Partition of India was worse than the holocaust: Devdas Chhotray

IIMC, Dhenkanal organises national seminar on Cinema titled ‘Indian Cinema: Through the Prism of Reality’

Dhenkanal: As part of its Silver Jubilee Celebration Initiative, the Indian Institute of Mass Communication, Dhenkanal organised a National Seminar on Cinema titled ‘Indian Cinema: Through the Prism of Reality’ here on Sunday. The event was inaugurated by renowned writer, lyricist, bureaucrat and academician Mr Devdas Chhotray in presence of Dr. Mrinal Chatterjee, Regional Director of IIMC, Dhenkanal and renowned film critic Dr. Piyush Roy. Mr Nadeem Khan, Regional Director of IIMC (Western region) and renowned film researcher and critic Mr Surya Deo also graced the event.

Deliberating at the event on ‘Partition Films in Indian Subcontinent’, Chhotray said, “It (partition of India) was violent and traumatic. Never before in the history of mankind had such large scale violence and displacement of population taken place. At a conservative estimate more than one and a half million people died in the violence following the Partition. It was even worse than the holocaust. As a society, we must assess its effect on our society and especially on our popular culture.”

While addressing the gathering on the topic, Dr. Mrinal Chatterjee opined, “We are probably scared of the horrific realities of the past and would not want to return to them and, at the same time, would like to push it under the carpet by not discussing it…. Probably as a nation we have not yet matured to view our history dispassionately and show violent and traumatic events as it were. Unlike in the west, where people of the countries that fought bitterly during the Second World War have by and large got over it, we have not yet been able to do so.”
Dr. Piyush Roy also deliberated on ‘Partition and the Ascendancy of Bombay Cinema’ and explained how the Mumbai film Industry was affected by the partition. In his deliberation, he threw light on how many cine artists, including actors, musicians and directors had to migrate due to partition and how it affected the Bombay (now Mumbai) film industry. Roy also drew a comparison between the on the film industry of Pakistan, Bangladesh and India.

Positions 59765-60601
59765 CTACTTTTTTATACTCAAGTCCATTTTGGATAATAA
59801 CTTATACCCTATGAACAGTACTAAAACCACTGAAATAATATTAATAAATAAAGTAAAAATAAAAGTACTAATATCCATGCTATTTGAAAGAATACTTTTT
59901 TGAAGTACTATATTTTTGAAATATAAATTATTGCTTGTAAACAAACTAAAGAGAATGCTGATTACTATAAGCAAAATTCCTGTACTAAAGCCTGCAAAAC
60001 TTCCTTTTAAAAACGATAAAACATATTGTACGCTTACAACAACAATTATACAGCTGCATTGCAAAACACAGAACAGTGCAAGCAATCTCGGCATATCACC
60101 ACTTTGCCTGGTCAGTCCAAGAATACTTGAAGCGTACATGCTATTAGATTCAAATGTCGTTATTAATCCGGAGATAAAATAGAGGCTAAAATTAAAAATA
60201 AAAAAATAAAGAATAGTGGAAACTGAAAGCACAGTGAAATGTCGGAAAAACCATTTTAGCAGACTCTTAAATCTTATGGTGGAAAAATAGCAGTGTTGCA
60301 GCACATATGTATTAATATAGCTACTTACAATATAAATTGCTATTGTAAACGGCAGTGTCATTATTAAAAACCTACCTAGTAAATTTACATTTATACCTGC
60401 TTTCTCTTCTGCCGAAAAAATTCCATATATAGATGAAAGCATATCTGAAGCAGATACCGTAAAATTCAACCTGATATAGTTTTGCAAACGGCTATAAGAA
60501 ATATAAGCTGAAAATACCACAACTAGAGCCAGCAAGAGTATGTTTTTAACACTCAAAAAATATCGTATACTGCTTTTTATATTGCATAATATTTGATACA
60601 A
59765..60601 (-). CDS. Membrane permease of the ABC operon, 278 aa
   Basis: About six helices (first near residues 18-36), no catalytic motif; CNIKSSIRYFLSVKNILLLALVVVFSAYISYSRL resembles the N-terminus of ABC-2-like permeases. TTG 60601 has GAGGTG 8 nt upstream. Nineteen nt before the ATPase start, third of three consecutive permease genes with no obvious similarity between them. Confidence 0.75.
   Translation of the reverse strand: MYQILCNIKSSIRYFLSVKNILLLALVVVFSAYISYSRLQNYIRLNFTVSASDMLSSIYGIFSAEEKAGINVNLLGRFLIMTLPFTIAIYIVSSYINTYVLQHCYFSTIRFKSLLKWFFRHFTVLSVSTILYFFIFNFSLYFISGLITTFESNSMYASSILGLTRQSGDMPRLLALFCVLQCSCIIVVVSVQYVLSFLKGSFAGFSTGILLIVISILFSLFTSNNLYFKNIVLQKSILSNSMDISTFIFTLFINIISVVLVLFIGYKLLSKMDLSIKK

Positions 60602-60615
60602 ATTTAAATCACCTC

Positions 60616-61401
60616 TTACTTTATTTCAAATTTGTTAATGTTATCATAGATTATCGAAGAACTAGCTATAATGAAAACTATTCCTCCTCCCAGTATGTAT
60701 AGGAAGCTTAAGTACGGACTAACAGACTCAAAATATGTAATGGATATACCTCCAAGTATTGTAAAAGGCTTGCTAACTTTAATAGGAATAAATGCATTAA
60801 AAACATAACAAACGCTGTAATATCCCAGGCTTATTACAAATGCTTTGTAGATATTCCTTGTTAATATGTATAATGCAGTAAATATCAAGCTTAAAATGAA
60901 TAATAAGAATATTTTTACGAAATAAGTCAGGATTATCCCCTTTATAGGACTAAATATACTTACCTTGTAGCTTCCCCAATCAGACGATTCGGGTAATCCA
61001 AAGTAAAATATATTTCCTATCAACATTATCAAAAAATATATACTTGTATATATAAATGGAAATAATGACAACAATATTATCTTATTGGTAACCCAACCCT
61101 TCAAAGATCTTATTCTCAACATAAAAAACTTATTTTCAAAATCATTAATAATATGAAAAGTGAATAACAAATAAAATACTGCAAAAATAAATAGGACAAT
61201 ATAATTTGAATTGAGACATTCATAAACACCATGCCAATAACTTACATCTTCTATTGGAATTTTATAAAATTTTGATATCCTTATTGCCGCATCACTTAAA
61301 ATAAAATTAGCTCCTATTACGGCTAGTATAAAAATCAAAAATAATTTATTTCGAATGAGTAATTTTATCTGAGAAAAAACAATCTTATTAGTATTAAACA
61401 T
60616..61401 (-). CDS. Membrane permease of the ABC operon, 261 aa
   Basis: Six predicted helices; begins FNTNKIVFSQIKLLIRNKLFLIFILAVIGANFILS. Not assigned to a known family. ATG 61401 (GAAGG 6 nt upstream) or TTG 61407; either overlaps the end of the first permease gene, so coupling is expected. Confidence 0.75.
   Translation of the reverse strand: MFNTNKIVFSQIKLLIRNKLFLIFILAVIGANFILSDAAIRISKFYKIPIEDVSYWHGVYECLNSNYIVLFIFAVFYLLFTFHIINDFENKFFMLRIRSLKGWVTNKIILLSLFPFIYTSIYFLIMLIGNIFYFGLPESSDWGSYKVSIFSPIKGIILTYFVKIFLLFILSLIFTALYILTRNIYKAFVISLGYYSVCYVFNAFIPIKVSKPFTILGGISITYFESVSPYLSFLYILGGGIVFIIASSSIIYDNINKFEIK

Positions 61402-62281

An Odia monograph on entertainment journalism, ‘Manoranjan Sambadikata’, a monograph on ‘Forgotten Footnotes: Partition Films in Indian Sub-continent’ and the updated Alumni Index of the institute were also launched at the event.

Notably, the institute is organizing a string of cinema related events titled ‘Filmi Chakkar’ here from 14-16 January 2018. The seminar will be followed by a two-day Film Appreciation Workshop on 15 – 16 January, curated and conducted by National Film Award winning critic and film scholar Dr. Piyush Roy. Besides, there will be screening of feature and documentary films. Some of the most acclaimed films of Indian history will be screened after the session. An exhibition of film magazines down the ages was also curated by Sri Surya Deo as part of the event.
The Seminar was divided in two parts. In part one; the focus was on ‘Partition Films in Indian Subcontinent’ while the second part will focus on ‘The Process of Engagement with Reality’. Each part will have two plenary addresses, and three paper presentations.

Every evening, there will screenings of films- Indian and foreign, feature films and documentaries.

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